Here goes: The difference between your twenties and your teens is that you spend most of your time as a teenager despising rules and trying to defy your parents, just for the sake of defiance. You must experience things to have them proven to you, and you’re pretty sure your parents are wrong about everything, so whatever they say is bad is actually fun. And eventually, around 18, you get to do all of those things and it’s great for two years or so.
Then somewhere in your early twenties, you start to realize that your parents had some points about things, like using hangers. And so you still do the stuff they said I’m telling you, don’t do that about, but you start to get that rules weren’t invented to ruin your life. And many times you hear yourself say, “Why do I keep doing this?”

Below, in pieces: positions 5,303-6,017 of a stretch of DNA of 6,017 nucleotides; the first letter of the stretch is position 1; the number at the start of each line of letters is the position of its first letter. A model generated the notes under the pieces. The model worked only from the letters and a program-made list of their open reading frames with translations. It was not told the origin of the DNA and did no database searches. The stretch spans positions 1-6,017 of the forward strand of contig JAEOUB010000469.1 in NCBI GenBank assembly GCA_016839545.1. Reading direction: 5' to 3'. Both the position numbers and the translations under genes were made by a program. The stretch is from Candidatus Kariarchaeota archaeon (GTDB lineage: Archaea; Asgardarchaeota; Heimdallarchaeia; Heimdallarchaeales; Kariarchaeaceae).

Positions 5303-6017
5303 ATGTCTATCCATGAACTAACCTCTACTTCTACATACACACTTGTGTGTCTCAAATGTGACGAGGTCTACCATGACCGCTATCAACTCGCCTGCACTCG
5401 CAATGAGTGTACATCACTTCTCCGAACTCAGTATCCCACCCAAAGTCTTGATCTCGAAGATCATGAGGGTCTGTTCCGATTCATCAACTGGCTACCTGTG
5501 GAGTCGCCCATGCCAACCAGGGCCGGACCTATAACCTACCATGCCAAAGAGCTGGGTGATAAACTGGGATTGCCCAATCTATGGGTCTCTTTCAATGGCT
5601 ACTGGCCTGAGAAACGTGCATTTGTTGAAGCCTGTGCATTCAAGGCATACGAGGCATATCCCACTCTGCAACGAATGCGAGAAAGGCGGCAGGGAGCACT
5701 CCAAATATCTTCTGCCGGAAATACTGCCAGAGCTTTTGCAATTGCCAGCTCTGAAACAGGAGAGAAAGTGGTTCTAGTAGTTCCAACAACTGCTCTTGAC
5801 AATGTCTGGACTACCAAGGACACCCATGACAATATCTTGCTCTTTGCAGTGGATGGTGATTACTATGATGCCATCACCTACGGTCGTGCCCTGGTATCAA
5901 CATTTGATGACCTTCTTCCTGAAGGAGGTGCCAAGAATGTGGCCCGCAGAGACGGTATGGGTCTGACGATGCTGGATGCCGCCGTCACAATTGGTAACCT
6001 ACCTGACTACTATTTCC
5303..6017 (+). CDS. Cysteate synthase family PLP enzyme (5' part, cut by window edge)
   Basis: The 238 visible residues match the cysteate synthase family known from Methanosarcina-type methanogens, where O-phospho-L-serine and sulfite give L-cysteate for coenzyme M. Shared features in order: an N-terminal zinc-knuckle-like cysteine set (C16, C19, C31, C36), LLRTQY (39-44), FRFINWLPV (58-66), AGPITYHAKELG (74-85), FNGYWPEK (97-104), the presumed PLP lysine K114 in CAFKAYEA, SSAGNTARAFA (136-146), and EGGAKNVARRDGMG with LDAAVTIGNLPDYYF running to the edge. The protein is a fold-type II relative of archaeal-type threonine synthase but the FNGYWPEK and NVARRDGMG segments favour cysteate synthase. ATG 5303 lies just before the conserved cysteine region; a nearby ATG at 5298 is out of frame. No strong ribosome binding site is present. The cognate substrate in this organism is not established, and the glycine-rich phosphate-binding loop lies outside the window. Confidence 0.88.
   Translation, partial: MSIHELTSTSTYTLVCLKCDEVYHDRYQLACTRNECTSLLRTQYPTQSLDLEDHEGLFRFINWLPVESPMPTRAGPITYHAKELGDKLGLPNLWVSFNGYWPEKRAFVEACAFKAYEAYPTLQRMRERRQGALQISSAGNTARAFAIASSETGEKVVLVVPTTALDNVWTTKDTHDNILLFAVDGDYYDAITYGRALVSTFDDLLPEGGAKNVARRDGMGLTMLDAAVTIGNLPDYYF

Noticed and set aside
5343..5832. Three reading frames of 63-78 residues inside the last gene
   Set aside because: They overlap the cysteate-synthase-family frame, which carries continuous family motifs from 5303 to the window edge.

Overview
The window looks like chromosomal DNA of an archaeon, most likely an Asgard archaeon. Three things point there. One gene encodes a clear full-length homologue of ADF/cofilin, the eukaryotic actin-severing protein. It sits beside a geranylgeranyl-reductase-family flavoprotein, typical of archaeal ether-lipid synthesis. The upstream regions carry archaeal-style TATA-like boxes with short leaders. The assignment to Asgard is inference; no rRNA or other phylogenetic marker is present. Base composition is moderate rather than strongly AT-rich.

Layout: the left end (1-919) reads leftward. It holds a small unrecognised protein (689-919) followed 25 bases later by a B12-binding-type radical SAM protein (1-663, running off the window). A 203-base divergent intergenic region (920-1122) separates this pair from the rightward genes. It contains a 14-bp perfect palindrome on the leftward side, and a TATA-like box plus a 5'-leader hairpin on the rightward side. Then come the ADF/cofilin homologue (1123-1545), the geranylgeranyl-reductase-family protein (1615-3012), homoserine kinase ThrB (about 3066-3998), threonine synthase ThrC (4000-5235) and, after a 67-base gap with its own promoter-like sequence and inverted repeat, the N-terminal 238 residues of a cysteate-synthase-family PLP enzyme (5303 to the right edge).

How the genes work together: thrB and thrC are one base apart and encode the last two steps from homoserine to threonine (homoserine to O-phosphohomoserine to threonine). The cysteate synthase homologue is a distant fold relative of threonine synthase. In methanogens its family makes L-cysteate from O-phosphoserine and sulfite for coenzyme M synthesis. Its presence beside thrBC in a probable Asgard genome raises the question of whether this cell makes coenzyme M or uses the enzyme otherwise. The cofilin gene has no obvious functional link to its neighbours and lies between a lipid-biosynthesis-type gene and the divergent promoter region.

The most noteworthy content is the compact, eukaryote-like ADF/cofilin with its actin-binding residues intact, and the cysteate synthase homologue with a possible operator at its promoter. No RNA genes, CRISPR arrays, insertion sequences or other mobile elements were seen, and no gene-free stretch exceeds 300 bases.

Late twenties, and I assume the early thirties, are the land of realizing that, yes, you can still do the stuff you weren’t supposed to do, but you start actually thinking before you act most of the time. Things like getting up in the morning become important. Things like knowing your account balances become necessary and not at all dorky. You realize you can still do the things you weren’t supposed to, but you often make the conscious decision not to do these things. And when you do them, because you’re out of practice, there’s an increasing cost. For instance, if you stay up late watching silly TV and eat a bunch of red velvet twinkies before falling into a sugar-coma on a friend’s couch, the next day you’re going to be cranky, sore, and weigh 800 pounds. (I mean, just as an example).
I guess this is how growing up happens.